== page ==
Tiffany & Co raised its full-year profit outlook as more shoppers worldwide bought its jewelry during the bridal season, helping it overcome rising gold and diamond costs and sending its shares up more than 5 percent.

Tiffany's sales gains were strong across the board during the quarter ended July 31, a period that includes the Mother's Day and bridal seasons, which are second in sales only to the end-of-year holidays for jewelers.

Chief Executive Stephen Kowalski said that sales so far in the current quarter are outpacing Tiffany's own forecasts despite continuing economic uncertainty.

The company said it expects sales to rise by a high teen percentage for the year ending in late January, up from a previous forecast of a mid-teen percentage increase.

At its flagship store on Manhattan's Fifth Avenue, where it gets about a tenth of its business, sales rose 41 percent, helped by international tourists.

In Asia, outside of Japan, revenue rose 45 percent excluding the effect of a weak dollar, thanks to the appetite of China's emerging middle class for Western luxury brands.

Sales also rose by double digits in Europe, where wealthy Russian and Chinese tourists account for as much as a quarter of total luxury spending by some estimates. Sales also rebounded in Japan, which is still recovering from the debilitating earthquake and tsunami in March.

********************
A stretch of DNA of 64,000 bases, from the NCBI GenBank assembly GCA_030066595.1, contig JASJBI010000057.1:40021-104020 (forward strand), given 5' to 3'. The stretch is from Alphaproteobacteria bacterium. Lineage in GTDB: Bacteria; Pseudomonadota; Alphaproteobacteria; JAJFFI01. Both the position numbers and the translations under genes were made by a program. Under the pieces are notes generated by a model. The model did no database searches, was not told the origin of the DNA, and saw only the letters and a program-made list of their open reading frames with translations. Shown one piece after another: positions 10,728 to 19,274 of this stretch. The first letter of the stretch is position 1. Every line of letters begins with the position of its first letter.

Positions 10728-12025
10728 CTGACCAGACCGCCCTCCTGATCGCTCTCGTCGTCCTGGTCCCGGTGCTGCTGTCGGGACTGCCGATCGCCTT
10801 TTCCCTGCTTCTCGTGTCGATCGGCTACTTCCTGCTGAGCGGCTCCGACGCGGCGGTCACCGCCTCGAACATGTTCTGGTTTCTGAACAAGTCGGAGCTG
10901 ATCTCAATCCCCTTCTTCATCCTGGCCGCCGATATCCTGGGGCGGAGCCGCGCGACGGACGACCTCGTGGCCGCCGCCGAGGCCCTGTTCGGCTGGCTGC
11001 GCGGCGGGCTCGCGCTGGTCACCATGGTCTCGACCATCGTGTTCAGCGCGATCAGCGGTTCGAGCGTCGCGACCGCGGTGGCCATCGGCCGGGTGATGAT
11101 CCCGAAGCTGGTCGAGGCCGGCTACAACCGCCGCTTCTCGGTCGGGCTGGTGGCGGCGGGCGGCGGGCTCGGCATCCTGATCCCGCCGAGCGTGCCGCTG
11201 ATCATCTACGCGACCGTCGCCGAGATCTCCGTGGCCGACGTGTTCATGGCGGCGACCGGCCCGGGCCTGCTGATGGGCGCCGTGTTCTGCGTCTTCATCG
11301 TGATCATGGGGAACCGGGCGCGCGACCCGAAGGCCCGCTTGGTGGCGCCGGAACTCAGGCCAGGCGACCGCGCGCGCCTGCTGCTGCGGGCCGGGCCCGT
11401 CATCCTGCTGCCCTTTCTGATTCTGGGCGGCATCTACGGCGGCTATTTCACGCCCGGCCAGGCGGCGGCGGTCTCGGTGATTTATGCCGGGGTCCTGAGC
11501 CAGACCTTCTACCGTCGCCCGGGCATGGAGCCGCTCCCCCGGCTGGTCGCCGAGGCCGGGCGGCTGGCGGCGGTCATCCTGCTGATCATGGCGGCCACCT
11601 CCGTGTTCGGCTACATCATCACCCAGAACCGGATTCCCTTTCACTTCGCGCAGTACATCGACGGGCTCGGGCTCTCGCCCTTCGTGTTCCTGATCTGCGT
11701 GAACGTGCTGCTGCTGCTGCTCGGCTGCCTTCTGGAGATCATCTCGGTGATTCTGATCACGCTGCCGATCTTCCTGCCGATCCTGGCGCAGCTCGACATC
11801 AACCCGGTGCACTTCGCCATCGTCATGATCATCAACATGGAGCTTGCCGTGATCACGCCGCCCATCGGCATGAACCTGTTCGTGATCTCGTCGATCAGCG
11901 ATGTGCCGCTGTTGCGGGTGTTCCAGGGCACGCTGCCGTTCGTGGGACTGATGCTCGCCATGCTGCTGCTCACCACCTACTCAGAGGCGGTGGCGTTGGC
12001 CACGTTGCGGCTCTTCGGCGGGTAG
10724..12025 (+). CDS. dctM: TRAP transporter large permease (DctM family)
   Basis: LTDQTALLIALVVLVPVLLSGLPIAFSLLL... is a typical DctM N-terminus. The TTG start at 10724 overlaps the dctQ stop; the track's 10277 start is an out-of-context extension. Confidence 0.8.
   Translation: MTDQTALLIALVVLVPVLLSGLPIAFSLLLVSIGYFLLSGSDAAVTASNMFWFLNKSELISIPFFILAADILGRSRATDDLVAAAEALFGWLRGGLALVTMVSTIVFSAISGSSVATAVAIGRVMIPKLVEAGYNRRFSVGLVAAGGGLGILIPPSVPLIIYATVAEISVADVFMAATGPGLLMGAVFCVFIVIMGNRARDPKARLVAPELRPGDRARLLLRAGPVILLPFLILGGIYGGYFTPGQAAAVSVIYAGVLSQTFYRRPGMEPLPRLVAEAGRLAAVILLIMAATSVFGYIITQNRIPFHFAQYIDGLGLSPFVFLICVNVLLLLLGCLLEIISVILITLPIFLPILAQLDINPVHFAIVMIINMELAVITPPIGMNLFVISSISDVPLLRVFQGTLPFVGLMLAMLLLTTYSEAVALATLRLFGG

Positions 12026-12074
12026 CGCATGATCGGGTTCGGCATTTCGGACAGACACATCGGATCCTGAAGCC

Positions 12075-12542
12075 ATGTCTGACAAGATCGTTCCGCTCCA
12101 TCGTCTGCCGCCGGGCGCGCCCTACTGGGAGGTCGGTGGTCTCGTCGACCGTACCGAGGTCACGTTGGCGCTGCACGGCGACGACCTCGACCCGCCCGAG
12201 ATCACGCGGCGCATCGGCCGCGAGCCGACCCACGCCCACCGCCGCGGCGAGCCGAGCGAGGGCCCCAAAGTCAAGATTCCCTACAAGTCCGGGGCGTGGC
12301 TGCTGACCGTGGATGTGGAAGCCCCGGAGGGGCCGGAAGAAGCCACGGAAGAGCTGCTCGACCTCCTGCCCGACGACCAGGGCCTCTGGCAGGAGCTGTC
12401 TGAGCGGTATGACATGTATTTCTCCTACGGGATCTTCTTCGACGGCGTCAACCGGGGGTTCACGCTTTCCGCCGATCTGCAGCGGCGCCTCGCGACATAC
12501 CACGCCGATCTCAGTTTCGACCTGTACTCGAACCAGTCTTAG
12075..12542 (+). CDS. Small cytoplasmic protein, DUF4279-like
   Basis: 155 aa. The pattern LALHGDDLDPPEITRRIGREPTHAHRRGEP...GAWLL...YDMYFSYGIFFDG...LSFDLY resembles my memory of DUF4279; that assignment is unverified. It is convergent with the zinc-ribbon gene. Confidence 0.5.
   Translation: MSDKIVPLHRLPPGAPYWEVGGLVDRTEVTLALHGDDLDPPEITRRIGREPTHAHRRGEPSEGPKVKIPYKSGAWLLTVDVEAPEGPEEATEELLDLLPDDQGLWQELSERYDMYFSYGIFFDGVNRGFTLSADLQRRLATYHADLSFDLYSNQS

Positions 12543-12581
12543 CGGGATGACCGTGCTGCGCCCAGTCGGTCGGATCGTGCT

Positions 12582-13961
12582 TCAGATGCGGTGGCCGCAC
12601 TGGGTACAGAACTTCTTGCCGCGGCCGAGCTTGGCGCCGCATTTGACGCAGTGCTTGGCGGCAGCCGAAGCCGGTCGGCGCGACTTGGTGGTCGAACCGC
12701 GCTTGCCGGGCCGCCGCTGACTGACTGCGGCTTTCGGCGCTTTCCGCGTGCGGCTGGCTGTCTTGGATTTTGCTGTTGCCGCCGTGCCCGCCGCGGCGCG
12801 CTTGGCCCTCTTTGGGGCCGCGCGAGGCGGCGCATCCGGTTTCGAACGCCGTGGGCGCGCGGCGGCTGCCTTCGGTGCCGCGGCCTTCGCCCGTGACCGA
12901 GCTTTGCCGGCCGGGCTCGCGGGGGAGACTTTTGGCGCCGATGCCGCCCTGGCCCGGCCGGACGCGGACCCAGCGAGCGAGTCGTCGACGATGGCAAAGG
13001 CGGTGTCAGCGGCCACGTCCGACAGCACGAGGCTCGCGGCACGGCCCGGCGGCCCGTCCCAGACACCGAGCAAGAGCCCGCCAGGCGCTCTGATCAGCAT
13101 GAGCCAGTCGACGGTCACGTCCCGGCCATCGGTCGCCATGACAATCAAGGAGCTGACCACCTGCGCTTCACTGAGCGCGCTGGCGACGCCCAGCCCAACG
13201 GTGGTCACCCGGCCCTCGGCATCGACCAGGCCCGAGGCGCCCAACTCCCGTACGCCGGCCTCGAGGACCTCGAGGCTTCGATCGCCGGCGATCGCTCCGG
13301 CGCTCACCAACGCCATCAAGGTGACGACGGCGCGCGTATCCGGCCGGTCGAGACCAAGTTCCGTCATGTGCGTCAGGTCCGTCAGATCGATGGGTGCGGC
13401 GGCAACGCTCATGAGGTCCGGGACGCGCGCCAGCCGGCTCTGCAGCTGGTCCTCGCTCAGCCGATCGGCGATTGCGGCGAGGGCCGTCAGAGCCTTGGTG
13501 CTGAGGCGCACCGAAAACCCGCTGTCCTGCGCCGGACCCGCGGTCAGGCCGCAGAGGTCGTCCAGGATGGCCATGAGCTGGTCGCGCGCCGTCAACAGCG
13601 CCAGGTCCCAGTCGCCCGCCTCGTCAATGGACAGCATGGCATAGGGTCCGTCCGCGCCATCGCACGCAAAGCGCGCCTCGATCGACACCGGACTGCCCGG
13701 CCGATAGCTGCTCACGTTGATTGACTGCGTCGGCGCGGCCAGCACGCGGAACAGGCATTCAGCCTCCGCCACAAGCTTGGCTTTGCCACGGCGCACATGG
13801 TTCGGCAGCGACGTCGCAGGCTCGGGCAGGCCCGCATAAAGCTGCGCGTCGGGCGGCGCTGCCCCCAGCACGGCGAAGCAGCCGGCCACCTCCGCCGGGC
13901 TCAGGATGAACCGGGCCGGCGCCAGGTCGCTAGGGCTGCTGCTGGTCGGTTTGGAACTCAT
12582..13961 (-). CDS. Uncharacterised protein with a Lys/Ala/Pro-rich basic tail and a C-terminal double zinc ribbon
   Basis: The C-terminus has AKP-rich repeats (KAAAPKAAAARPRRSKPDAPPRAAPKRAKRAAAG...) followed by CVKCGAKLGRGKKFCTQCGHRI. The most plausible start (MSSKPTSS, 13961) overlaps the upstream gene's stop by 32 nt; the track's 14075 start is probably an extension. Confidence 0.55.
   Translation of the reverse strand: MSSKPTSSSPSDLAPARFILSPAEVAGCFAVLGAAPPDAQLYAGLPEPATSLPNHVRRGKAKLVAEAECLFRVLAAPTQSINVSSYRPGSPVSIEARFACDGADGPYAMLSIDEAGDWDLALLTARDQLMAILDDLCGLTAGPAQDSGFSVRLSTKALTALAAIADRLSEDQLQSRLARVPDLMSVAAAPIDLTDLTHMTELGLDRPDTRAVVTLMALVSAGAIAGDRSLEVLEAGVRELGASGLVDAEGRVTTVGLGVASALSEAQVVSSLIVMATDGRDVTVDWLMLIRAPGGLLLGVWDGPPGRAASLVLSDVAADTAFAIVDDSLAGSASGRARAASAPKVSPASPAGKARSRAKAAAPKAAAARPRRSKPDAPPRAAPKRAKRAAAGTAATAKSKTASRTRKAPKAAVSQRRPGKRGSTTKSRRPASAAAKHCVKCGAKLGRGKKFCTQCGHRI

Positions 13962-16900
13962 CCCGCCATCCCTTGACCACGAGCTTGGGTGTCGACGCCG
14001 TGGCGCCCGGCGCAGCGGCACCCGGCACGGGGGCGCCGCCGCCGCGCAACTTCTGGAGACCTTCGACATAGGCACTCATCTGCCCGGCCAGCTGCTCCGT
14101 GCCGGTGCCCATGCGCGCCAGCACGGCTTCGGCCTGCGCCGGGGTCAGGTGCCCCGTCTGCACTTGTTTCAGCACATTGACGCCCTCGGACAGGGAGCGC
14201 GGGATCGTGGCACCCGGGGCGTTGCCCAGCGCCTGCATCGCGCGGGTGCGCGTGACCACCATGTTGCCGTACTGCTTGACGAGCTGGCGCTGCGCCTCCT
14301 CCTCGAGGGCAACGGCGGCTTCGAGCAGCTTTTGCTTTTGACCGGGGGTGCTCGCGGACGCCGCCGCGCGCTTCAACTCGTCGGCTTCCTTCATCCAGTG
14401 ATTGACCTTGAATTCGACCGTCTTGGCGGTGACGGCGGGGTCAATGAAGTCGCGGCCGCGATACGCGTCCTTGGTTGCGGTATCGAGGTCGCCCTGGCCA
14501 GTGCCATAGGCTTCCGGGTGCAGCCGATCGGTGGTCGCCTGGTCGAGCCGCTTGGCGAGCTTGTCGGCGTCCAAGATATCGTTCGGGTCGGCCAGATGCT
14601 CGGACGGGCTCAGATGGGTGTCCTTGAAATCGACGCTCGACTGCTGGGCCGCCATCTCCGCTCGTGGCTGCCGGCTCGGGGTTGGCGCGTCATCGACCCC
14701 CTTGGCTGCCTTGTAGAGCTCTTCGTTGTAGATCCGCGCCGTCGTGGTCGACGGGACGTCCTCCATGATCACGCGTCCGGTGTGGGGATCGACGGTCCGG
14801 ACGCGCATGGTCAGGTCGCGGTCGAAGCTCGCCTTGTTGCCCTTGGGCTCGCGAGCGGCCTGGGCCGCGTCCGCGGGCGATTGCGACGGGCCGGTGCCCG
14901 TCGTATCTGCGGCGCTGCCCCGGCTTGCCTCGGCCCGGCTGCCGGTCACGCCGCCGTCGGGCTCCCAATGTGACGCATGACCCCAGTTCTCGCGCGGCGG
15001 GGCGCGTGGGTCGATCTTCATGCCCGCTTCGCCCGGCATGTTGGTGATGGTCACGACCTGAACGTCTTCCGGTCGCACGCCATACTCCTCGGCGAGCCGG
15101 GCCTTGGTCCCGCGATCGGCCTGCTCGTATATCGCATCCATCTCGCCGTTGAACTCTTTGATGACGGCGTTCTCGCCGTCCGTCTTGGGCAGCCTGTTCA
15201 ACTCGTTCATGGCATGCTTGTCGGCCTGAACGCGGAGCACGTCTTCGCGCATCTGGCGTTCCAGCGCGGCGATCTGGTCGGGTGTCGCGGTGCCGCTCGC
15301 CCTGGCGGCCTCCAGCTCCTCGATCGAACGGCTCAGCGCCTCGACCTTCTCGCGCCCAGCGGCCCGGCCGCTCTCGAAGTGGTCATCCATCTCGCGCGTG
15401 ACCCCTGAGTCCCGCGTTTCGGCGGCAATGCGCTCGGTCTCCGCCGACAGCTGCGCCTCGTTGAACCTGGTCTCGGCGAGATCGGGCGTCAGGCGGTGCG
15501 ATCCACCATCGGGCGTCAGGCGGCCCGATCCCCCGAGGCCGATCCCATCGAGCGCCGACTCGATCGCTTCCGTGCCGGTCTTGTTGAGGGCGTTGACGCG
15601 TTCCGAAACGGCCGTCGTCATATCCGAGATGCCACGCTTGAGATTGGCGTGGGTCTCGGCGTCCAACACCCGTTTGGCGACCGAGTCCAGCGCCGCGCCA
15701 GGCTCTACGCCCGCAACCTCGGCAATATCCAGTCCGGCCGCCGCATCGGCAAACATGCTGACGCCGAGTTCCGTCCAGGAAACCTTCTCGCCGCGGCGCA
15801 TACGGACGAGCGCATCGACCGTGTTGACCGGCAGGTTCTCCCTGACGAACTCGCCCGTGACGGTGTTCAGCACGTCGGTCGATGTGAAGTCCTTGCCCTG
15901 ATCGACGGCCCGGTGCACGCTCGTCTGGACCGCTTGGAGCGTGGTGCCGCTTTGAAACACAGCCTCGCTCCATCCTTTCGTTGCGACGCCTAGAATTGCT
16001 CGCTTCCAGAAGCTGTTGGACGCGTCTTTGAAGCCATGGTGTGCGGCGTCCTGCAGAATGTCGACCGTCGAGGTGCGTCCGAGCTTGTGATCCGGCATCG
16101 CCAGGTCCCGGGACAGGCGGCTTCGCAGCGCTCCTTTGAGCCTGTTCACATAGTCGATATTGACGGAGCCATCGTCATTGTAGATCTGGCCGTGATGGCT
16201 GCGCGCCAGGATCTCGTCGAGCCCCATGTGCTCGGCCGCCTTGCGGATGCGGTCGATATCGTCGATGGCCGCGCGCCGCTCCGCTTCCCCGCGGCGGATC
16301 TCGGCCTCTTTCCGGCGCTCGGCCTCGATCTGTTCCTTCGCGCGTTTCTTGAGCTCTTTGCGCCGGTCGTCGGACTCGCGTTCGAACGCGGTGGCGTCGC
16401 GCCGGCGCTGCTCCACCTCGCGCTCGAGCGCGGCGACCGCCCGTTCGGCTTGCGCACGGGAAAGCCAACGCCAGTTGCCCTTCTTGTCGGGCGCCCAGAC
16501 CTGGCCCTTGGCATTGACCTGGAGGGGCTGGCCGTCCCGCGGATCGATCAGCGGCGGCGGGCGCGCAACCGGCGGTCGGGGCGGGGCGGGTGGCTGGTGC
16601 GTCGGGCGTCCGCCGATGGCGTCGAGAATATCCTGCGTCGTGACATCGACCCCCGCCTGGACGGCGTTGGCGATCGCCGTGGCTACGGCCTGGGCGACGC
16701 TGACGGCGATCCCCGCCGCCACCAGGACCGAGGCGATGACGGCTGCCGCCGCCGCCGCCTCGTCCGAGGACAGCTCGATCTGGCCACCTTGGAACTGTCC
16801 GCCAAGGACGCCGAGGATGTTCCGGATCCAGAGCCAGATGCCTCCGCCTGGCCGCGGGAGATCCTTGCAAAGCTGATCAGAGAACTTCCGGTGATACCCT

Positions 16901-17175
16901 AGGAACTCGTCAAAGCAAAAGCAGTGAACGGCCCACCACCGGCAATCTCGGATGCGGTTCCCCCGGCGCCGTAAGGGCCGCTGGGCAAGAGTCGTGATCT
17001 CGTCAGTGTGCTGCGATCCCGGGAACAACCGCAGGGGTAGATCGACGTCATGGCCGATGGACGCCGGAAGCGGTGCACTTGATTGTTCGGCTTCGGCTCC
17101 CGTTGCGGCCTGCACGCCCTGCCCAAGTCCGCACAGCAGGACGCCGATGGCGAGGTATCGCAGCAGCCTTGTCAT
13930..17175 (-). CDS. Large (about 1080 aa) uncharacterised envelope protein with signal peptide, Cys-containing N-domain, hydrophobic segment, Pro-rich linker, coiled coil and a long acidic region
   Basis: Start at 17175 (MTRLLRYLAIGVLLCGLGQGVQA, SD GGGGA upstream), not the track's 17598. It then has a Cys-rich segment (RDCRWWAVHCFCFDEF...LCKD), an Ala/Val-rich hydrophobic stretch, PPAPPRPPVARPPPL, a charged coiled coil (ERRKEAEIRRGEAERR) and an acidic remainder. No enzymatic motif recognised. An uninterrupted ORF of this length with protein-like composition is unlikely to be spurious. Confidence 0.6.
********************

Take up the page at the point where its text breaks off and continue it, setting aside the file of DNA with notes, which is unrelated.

Overall, Tiffany sales, excluding the effect of currency translations, rose 24 percent to $872.7 million in the second quarter, while sales at stores open at least one year rose 22 percent.

Tiffany said its gross margins rose 1.2 percentage points to 59 percent of sales, with revenue increasing enough for the retailer to absorb higher costs for gold, diamonds and silver.

Tiffany's price increases, which faced little consumer resistance, have a recipe for success, Wall Street Strategies analyst Brian Sozzi said in a note.

Signet Jewelers Ltd , operator of the Kay Jewelers and the more upscale Jared chains, on Thursday reported similarly strong sales and profit gains, saying it was able to raise prices. Signet's same-store sales rose 12.2 percent during its second quarter.

The price increases and strong sales helped Tiffany handily beat Wall Street's profit forecasts. It reported net income of $90 million, or 69 cents per share, for the quarter, up from $67.7 million, or 53 cents per share, a year earlier.

Excluding one-time items, such as the cost of relocating its New York staff to new offices, Tiffany earned 86 cents a share, far above the 70 cents Wall Street expected, according to Thomson Reuters I/B/E/S.

Tiffany raised its full-year profit outlook range by 20 cents, to between $3.65 and $3.75 per share, above the $3.56 analysts were expecting.

Tiffany shares rose $3.39 to $66.50 in pre-market trading. Through Thursday's close, Tiffany shares had fallen 25.3 percent since hitting an all-time high on July 7, on concerns that market volatility might prompt luxury spenders to pull back.

(Editing by Derek Caney, John Wallace and Steve Orlofsky)